Voter guides: Tips for plain language
We know that clear writing in plain language helps voters understand elections. Several of the Field Guides to Ensuring Voter Intent cover plain language topics. Good places to start include:
This page includes answers to some questions that have come up as we worked on the voter guide templates.
When should the full date be used, and when is it OK to use just the month and day?
It’s a balance between simple/uncluttered and complete based on context:
- Simple: February 8
- Complete and accurate: February 8, 2016
- The date of the election on the front cover and the footer on all the pages should include the full date, with the year, so that the context of the booklet is clear:
Tuesday, November 4, 2014
- Inside, just the simple Month Day format is enough. Examples include dates and deadlines within the current election:
Request a vote-by-mail ballot by October 28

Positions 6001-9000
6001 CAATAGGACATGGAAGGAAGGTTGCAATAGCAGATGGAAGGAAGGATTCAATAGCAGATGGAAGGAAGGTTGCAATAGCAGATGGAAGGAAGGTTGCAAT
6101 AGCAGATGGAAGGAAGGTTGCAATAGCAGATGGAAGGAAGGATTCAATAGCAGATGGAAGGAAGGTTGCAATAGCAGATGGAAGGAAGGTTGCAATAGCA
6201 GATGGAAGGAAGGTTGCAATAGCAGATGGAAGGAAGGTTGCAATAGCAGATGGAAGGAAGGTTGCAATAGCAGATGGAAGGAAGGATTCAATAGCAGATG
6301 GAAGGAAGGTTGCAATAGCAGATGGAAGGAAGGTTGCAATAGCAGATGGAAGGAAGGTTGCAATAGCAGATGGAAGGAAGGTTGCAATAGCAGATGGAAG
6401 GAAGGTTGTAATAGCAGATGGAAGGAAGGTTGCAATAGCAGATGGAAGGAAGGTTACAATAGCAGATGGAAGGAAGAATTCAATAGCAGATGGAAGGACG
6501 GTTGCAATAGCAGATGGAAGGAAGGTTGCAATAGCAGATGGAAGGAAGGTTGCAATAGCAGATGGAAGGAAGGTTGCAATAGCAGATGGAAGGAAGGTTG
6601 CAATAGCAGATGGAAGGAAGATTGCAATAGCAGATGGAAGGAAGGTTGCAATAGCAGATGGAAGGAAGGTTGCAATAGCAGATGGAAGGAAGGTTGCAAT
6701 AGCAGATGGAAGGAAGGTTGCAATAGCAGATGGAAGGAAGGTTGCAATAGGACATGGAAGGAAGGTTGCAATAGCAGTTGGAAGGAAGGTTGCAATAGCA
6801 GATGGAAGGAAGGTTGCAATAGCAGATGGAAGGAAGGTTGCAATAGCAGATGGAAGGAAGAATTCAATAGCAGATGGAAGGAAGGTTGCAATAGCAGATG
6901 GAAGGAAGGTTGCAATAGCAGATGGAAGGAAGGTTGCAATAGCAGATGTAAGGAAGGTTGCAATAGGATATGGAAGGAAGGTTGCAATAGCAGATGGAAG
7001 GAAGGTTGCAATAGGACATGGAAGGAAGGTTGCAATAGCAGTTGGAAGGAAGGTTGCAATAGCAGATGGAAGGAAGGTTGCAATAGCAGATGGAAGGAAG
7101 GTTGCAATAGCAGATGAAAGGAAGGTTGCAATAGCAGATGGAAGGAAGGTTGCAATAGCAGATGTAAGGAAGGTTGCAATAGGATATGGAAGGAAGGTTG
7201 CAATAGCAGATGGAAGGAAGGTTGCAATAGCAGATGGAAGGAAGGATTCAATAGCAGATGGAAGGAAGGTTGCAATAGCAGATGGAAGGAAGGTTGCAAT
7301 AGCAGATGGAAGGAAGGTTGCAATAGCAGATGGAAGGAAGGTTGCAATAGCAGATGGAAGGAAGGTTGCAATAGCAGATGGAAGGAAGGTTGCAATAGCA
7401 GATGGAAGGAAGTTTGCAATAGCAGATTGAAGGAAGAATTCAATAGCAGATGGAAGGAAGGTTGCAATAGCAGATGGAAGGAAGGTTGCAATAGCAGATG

- On other materials such as envelopes or postcard notices, the election type and year should be somewhere on the page – either in a heading, footer, or first reference.
Your ballot for the General Election must be postmarked by November 4, 2014
Should the voters be “You” or “I”
In most cases, “you” works better, and keeps the perspectives straight: “We” are the elections office, talking to “you,” the voter.
Sometimes, especially on interactive media like the web, it’s OK to put the voter into the first person. For example, some web sites have pages for different types of voters with a menu that uses “I,” like this:
I am… a voter with a disability… a military or overseas voter…